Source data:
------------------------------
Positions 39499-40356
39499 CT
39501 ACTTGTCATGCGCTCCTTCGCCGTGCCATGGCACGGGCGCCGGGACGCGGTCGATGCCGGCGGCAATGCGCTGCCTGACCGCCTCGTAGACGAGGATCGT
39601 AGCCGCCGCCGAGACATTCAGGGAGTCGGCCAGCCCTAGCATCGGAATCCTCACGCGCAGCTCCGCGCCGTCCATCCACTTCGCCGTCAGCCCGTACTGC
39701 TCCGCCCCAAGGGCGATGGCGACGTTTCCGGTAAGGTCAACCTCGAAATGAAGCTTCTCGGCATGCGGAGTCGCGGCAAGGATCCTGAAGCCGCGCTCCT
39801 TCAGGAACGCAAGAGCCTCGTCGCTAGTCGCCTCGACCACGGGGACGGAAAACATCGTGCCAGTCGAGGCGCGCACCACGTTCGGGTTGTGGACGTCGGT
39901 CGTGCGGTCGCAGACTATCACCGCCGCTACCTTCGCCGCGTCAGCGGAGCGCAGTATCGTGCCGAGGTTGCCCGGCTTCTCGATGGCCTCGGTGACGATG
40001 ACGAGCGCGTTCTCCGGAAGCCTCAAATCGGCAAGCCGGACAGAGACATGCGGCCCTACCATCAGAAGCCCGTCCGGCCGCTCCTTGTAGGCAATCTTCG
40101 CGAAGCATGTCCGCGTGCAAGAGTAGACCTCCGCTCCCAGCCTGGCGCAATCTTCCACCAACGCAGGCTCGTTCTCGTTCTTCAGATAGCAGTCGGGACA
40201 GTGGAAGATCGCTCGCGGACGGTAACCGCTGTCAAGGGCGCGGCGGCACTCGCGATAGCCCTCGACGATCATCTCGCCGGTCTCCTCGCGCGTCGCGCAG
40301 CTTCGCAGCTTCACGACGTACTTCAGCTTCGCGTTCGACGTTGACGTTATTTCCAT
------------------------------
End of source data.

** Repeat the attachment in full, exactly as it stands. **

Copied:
Positions 39499-40356
39499 CT
39501 ACTTGTCATGCGCTCCTTCGCCGTGCCATGGCACGGGCGCCGGGACGCGGTCGATGCCGGCGGCAATGCGCTGCCTGACCGCCTCGTAGACGAGGATCGT
39601 AGCCGCCGCCGAGACATTCAGGGAGTCGGCCAGCCCTAGCATCGGAATCCTCACGCGCAGCTCCGCGCCGTCCATCCACTTCGCCGTCAGCCCGTACTGC
39701 TCCGCCCCAAGGGCGATGGCGACGTTTCCGGTAAGGTCAACCTCGAAATGAAGCTTCTCGGCATGCGGAGTCGCGGCAAGGATCCTGAAGCCGCGCTCCT
39801 TCAGGAACGCAAGAGCCTCGTCGCTAGTCGCCTCGACCACGGGGACGGAAAACATCGTGCCAGTCGAGGCGCGCACCACGTTCGGGTTGTGGACGTCGGT
39901 CGTGCGGTCGCAGACTATCACCGCCGCTACCTTCGCCGCGTCAGCGGAGCGCAGTATCGTGCCGAGGTTGCCCGGCTTCTCGATGGCCTCGGTGACGATG
40001 ACGAGCGCGTTCTCCGGAAGCCTCAAATCGGCAAGCCGGACAGAGACATGCGGCCCTACCATCAGAAGCCCGTCCGGCCGCTCCTTGTAGGCAATCTTCG
40101 CGAAGCATGTCCGCGTGCAAGAGTAGACCTCCGCTCCCAGCCTGGCGCAATCTTCCACCAACGCAGGCTCGTTCTCGTTCTTCAGATAGCAGTCGGGACA
40201 GTGGAAGATCGCTCGCGGACGGTAACCGCTGTCAAGGGCGCGGCGGCACTCGCGATAGCCCTCGACGATCATCTCGCCGGTCTCCTCGCGCGTCGCGCAG
40301 CTTCGCAGCTTCACGACGTACTTCAGCTTCGCGTTCGACGTTGACGTTATTTCCAT